Have you ever used an app that will help you relax? Well I have, one of them is Apple’s Breathe app that can be found in the Apple Watch since WatchOS 3. The idea behind the app is that a steady breathing technique will help you relax and hopefully reduce heart rate pulses. Great app but I think Apple or any other developer should combine Air Quality (AQ) data with their breathing/meditation app.
In a mockup that I designed based on Apple’s Breathe app (I chose Apple’s Breathe app for its simplicity and effectiveness), I placed the Air Quality Index (AQI) information inside the app and depending on the AQ at that period the user will be prompted to avoid breathing deeply when the AQ is unhealthy or to adjust the duration when the AQ is good and start. In case the AQ is unhealthy a reminder will notify the user to come back for a breathing session later when the air is healthy enough for deep breaths.
This method makes more sense for everyday people. The average user doesn’t understand complex scientific numbers/terms or how to act when AQ is depleted, for this reason, this is a great way to engage people to take a closer look at the air quality. Air quality data can be obtained from outdoor reference stations/monitors (less user accuracy) or indoor air quality monitors (better user accuracy).
Meditation/Breathing apps like Calm, Headspace, Relax Melodies, etc have had over 52 million downloads and with a compound annual growth rate (CAGR) of 43%.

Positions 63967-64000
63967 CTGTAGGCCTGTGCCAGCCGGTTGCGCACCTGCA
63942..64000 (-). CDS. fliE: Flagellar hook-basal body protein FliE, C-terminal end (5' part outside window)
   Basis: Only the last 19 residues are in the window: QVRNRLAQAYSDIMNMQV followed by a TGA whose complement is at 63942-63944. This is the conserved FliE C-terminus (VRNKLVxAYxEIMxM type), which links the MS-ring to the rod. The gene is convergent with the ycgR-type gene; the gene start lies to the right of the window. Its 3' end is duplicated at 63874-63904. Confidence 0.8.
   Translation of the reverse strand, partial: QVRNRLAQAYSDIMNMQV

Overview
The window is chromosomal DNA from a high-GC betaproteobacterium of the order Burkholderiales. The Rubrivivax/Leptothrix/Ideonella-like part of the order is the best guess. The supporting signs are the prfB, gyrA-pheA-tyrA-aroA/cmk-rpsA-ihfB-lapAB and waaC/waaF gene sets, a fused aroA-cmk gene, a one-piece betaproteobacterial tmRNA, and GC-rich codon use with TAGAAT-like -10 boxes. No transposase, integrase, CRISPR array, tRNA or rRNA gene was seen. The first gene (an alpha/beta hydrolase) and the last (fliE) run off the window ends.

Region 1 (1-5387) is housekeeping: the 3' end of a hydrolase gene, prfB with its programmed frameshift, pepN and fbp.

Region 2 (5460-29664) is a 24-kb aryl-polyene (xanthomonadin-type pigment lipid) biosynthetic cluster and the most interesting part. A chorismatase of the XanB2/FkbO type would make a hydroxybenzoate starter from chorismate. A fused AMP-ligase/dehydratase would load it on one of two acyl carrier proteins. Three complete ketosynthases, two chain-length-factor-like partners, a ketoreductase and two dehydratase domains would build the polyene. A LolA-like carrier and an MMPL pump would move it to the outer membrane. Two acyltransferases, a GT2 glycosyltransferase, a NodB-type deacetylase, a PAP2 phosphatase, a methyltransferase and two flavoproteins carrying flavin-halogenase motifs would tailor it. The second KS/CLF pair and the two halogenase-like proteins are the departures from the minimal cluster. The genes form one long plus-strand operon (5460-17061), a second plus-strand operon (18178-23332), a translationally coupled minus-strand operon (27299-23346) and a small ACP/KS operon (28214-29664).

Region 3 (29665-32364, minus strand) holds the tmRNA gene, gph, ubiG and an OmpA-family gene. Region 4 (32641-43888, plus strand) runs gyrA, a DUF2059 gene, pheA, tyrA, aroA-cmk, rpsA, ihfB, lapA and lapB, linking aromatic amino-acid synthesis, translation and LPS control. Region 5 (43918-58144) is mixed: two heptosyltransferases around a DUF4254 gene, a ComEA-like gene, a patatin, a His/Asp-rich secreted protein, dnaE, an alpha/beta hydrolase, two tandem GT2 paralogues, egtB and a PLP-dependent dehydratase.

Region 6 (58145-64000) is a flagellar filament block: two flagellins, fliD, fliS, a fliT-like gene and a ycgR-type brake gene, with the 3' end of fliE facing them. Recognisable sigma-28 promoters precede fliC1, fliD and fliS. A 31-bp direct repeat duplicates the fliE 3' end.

I believe that services are the next big thing in the air quality industry and in order to offer something new we have to think out of the box and help people understand via real-life actionable data. There are a lot of consumer air quality monitors that could benefit by adopting my idea and embedding it into their app. Statistical data seem to indicate that costumers will love it.
2 thoughts on “Air Quality data that make sense for the average users”
The idea makes sense. But it could work properly only if the Apple watch took its AQI measurements directly (or through the phone that is connected with it) from a portable air quality device like a Flow or a AtmoTube that reads the Air Quality in real time and right there where you and your watch are at that moment.
Otherwise if the readings came from a sensor placed somewhere else, you would never be able to exactly know what air you are really breathing, and you might do more harm to yourself than good by following the Breathe/AQI insights from your watch.
Example: Breezometer is one of the most applauded air quality companies whose phone application seems to be doing a very good job at showing the air quality even at street-to-street level. But it fails miserably in cities like Athens, Greece in winter, when it can’t work out the thousands of fireplaces and wood stoves that pour their fumes in the city’s air, making it absolutely intolerable. Breezometer seems to be working well with traffic pollution, but not with pollution caused by heating systems. So, when Breezometer tells me that we have a good AQI outside on a nice windless winter evening in Athens, but in reality the air is foul and really dangerous to be breathed in, then the apple watch and Breathe App would do me a big harm if they would use Breezometer as their AQI source. Only a portable AQ sensor paired with the phone and watch could really tell me what air I am breathing in real time, 24/7 and 365 day/year. It is the only solution that I would accept.
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Yes you are absolutely right. My complaint regarding Apple AQ data is that is more US focused and the company forgets EU cities.
In the article I talk about less user accuracy when data come from an outdoor monitor/station and better accuracy when AQ data come from an indoor sensor this is the reason I recommended companies like Atmotube, Awair, IQAir, Flow, Wynd, Airthings, etc to adopt in their app such function or to collaborate with existing Meditation/Breathing apps like Headspace, Calm, Relax Melodies, etc..